We weren’t sure what to expect but as soon as we arrived and met his family, we knew it was going to be a warm experience. The family immediately sat us down and started feeding us some amazing clam chowder and a seafood pastry.  They shuffled people around so we could have our own bedroom and continued feeding us incessantly some of the most amazing food. They spoiled us rotten for the next two days and were so patient with our Spanish.  I helped Francisca in the kitchen where she taught me how to make Pan Amasado which is homemade bread with some intense kneading and Kuchen which is a German pastry kind of like cobbler. Of course with no recipe – just “a little bit of this” and “a little bit of that”.

Francisca showing me how to make Pan Amasado

Taking the Pan Amasado out of the oven

The guys cooking up an Asado

We had told them we were going to stay only 2 days but after the second day, they were begging us to stay longer citing all of the additional activities there were around the area. We would have stayed longer if we could but there was so much to do between Valdivia and Ushuaia. They made us agree that we would return on our way back to Santiago and before we could explain that we would if we had time, they started saying “cuando ustedes vuelven…” meaning “when you return…”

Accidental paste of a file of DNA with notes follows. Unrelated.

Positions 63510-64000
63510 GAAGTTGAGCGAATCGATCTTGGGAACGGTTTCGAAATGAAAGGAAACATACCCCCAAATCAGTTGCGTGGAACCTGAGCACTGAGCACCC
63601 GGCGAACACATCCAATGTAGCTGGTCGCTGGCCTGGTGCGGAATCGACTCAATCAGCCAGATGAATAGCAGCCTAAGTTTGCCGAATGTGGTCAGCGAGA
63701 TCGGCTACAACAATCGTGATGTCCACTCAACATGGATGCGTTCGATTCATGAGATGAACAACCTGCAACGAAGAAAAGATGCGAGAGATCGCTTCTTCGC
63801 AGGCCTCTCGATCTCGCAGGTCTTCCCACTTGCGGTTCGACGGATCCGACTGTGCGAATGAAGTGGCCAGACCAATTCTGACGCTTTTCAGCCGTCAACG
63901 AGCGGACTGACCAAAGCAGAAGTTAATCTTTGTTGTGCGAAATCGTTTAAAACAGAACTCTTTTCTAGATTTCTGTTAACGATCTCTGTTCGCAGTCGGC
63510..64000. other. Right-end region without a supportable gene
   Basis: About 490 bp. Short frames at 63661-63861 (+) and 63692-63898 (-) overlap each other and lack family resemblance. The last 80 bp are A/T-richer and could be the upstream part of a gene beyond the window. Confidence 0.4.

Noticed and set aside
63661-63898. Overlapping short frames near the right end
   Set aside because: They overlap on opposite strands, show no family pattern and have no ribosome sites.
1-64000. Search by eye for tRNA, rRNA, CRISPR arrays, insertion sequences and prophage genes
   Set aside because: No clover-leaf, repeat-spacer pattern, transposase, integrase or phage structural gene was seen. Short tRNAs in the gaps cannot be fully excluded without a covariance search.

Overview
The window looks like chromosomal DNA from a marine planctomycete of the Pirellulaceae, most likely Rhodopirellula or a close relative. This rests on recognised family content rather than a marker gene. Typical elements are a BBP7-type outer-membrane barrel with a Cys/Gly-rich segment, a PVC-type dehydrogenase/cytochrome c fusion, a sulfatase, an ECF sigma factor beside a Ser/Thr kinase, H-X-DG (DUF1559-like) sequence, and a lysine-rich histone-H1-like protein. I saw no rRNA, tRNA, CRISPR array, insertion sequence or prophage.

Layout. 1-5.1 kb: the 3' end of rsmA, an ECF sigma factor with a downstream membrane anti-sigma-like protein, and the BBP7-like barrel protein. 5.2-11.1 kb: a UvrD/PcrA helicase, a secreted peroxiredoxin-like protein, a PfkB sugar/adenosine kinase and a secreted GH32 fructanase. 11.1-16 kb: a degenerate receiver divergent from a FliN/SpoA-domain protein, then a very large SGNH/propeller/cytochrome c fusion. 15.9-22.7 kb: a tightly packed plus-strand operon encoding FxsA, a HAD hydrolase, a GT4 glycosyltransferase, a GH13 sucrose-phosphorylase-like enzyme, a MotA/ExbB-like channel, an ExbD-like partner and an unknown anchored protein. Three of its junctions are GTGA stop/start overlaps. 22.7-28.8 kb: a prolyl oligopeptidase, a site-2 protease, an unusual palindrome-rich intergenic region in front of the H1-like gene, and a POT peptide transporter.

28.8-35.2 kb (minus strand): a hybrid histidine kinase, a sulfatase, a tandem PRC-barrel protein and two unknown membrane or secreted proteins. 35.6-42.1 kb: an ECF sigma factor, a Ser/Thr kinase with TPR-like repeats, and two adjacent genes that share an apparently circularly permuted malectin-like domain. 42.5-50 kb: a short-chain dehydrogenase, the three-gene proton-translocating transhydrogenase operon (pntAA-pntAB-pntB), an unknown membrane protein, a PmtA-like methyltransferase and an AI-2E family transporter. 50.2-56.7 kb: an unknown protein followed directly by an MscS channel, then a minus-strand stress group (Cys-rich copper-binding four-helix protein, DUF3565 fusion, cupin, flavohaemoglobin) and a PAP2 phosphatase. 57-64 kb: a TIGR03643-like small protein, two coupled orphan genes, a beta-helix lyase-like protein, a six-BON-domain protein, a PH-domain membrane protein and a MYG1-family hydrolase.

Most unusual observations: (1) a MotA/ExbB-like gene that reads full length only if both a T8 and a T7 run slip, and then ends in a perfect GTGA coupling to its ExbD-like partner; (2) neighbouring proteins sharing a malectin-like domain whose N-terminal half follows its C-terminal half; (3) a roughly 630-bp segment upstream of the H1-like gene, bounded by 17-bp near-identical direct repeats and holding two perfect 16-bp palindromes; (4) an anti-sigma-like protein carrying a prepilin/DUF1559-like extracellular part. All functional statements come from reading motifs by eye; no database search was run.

Francisca and Juan's House where we spent a few days in Valdivia

It was one of the most welcoming experiences we had and we left with our hearts and our stomachs bursting.

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Housesitting in Santiago

The last two months have been fairly low-key.  An opportunity to house sit for some friends-of-friends in Santiago, Chile came up and in order for the timing to work out, we needed to first kill a couple of weeks in Mendoza, Argentina before heading to Santiago.

Our time in Mendoza was nice because the apartment we rented was on San Martin Park, a beautifully treed 1,000-acre park in Mendoza.  We made daily runs through park and up to the top of Cerro de la Gloria, the hill overlooking town.

San Martin Park - Mendoza